China’s homeland security still faces threats. Land territorial disputes are yet to be completely resolved. Disputes still exist over the territorial sovereignty of some islands and reefs, as well as maritime demarcation. Countries from outside the region conduct frequent close-in reconnaissance on China by air and sea, and illegally enter China’s territorial waters and the waters and airspace near China’s islands and reefs, undermining China’s national security.
China’s overseas interests are endangered by immediate threats such as international and regional turmoil, terrorism, and piracy. Chinese diplomatic missions, enterprises and personnel around the world have been attacked on multiple occasions. Threats to outer space and cyber security loom large and the threat of non-traditional security issues posed by natural disasters and major epidemics is on the rise.
Global Military Competition Is Intensifying
Major countries around the world are readjusting their security and military strategies and military organizational structures. They are developing new types of combat forces to seize the strategic commanding heights in military competition. The US is engaging in technological and institutional innovation in pursuit of absolute military superiority. Russia is advancing its New Look military reform. Meanwhile, the UK, France, Germany, Japan and India are rebalancing and optimizing the structure of their military forces.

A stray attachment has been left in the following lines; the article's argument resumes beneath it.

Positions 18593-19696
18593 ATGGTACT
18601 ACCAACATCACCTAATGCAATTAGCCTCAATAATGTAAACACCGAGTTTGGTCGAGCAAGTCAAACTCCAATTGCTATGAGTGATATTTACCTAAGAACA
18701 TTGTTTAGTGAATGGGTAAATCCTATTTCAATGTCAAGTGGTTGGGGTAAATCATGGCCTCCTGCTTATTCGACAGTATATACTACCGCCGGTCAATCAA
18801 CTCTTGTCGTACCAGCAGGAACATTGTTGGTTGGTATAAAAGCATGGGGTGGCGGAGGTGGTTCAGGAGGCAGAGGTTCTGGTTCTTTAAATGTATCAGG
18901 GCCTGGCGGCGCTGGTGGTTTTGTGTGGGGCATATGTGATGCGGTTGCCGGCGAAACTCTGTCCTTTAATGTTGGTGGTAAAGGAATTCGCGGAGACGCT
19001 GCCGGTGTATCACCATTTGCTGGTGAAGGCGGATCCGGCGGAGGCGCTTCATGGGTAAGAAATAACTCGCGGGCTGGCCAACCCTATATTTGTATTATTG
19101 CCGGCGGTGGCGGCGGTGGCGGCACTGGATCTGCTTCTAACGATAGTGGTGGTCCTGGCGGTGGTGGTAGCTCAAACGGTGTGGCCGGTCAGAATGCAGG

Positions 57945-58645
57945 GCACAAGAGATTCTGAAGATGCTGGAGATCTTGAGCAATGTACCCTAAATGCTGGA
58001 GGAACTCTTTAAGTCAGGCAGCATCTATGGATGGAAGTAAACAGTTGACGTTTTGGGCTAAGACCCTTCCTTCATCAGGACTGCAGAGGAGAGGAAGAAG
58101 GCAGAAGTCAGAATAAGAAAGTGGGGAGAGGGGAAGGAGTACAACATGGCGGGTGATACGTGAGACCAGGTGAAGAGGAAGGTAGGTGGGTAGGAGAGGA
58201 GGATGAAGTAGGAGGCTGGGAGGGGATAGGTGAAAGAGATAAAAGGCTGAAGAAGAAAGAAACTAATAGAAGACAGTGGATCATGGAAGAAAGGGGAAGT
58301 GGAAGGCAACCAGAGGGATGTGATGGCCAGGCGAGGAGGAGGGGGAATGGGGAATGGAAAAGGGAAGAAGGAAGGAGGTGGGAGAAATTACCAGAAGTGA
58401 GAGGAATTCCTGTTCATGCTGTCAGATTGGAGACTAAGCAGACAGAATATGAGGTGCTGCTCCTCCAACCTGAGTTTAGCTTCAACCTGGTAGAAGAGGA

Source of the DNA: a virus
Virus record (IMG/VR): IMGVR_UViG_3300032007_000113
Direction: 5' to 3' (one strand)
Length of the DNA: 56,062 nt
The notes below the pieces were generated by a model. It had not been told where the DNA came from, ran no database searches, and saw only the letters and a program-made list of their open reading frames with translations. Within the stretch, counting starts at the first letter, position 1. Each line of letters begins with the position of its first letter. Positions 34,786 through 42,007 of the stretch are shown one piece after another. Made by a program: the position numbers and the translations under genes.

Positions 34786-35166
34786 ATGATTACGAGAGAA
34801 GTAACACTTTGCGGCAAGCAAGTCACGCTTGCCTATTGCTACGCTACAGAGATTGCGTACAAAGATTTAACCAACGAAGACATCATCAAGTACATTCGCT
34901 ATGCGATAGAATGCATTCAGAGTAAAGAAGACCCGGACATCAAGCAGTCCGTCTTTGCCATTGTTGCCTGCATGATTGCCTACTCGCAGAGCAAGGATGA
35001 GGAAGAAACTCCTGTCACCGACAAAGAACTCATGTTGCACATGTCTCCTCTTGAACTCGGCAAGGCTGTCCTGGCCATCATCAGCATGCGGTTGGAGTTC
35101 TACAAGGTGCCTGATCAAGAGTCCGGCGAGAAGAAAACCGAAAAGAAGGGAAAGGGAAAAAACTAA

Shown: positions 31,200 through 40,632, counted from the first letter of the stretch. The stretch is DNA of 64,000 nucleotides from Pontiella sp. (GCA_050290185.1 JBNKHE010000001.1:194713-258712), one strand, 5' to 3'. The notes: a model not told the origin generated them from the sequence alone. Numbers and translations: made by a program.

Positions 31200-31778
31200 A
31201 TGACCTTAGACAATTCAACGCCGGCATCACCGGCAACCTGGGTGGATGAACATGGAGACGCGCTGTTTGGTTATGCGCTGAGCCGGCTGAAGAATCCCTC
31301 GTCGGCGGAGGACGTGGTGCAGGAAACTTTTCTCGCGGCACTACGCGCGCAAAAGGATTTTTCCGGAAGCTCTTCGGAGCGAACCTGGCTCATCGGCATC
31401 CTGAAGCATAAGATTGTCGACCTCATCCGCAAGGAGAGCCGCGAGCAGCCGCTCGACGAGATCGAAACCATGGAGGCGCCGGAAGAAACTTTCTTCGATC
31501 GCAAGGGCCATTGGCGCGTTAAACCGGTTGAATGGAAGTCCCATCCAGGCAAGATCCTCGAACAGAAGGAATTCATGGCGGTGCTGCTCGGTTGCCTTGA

Driven by the new round of technological and industrial revolution, the application of cutting-edge technologies such as artificial intelligence (AI), quantum information, big data, cloud computing and the Internet of Things is gathering pace in the military field. International military competition is undergoing historic changes. New and high-tech military technologies based on IT are developing rapidly. There is a prevailing trend to develop long-range precision, intelligent, stealthy or unmanned weaponry and equipment. War is evolving in form towards informationized warfare, and intelligent warfare is on the horizon.
Great progress has been made in the Revolution in Military Affairs (RMA) with Chinese characteristics. However, the People’s Liberation Army (PLA) has yet to complete the task of mechanization, and is in urgent need of improving its informationization. China’s military security is confronted by risks from technology surprise and growing technological generation gap. Greater efforts have to be invested in military modernization to meet national security demands. The PLA still lags far behind the world’s leading militaries.